nitrotyrosine, superoxide dismutase, oxidative stress, atherogenesis, vitamin C

Background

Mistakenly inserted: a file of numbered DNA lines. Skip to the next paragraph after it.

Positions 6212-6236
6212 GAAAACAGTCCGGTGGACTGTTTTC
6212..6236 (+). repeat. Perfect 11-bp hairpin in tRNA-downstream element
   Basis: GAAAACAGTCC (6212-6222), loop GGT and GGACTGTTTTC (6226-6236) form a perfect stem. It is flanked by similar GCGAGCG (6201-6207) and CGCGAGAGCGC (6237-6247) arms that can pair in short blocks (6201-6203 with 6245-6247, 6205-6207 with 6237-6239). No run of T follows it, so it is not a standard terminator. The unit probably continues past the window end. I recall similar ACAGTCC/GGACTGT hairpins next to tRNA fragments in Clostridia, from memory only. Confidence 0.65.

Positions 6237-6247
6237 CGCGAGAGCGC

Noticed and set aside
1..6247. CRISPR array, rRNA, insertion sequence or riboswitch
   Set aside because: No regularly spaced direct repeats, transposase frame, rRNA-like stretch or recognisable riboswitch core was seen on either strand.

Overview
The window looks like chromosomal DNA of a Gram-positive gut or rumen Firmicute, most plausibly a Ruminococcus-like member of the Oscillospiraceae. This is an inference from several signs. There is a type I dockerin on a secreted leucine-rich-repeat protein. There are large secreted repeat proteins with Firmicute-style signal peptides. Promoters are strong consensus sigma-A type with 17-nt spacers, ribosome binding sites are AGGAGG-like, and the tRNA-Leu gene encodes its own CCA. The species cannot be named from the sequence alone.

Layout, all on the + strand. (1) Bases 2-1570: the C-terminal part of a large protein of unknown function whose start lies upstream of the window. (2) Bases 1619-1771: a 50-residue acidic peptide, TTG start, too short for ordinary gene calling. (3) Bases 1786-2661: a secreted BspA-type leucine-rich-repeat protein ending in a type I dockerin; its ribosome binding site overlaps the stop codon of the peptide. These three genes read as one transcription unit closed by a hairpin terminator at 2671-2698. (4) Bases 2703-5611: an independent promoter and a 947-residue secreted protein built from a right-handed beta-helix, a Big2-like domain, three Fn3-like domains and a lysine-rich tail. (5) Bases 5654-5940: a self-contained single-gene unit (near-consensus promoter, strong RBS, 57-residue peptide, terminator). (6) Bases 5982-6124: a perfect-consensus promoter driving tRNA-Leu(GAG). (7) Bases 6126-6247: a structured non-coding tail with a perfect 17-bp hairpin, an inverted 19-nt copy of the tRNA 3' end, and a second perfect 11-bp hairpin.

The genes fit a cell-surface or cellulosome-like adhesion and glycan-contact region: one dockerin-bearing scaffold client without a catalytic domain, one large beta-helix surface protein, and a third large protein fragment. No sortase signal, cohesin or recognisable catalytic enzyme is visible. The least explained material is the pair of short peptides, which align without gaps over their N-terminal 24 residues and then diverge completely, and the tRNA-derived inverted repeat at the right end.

Cardiovascular diseases are the leading cause of morbidity and mortality in the occidental worldwide [1]. Ross proposed his inflammatory theory [2] in which postulated that the endothelial alteration is response at harmful stimuli. The established and emerging risk factors for cardiovascular disease [3] contribute to the atherogenic process initiated in the vascular wall due to imbalance in the homeostatic endotelial balance [4], characterized by the movement of cells from light into the vascular wall. The persistence of proinflammatory state stimulate the production of acute phase proteins such as fibrinogen, which high concentrations reflects inflammatory activity and endothelial dysfunction, both parts of the vascular disease [5]. Hyperfibrinogenemia induce pro-oxidative processes mediated by cytokines such as tumor necrosis factor, and these attract lipoproteins into subendothelial space and initiate a progressive oxidation [6]. This oxidative process, induce the expression of adhesion molecules that facilitate the access of monocytes and further processing to monocyte-macrophage residents, generating more free radicals and thus further oxidized lipoproteins, allowing to progress of the atherogenic lesion [7-9]. In this condition of vascular dysfunction and oxidative stress, nitric oxide (NO) synthesized in endothelial cells exerts its toxic effect by binding to the superoxide radical and/or hydrogen peroxide forming peroxinitritos [10,11]. Moreover, reactive nitrogen species such as peroxynitrite and nitrogen dioxide mediates nitration of tyrosine residues in proteins associated with biomembranes forming 3-nitrotyrosine. This represents an oxidative post-translational modification that disrupts the physiological NO signaling and metabolism drift towards pro-oxidative processes [12,13]. 3-Nitrotyrosine is thought to be a relatively specific marker of oxidative damage mediated by peroxynitrite. The formation of nitrotyrosine represents a specific peroxynitrite-mediated protein modification; thus, detection of nitrotyrosine in proteins is considered as a biomarker for endogenous peroxynitrite activity. The peroxynitrite-driven oxidation and nitration of biomolecules may lead to atherogenic process [13]. Nitrotyrosine formation would assess the toxic effect of NO involved in the disruption of cell signaling process inducing reversible damage difficulting obtain an additional risk stratification in the population [14]. The enzyme superoxide dismutase (SOD), is an endogenous protection against free radicals and behaves as major antioxidant enzyme; its function is to remove superoxide dismutation ion due prevent water and oxygen reactions with biological molecules. In a oxidative stress situation, SOD is overwhelmed by excessive production of oxygen and nitrogen reactives species,so it is unable to exert its enzymatic function to preserve the bioavailability of NO and keep the tone vascular [15].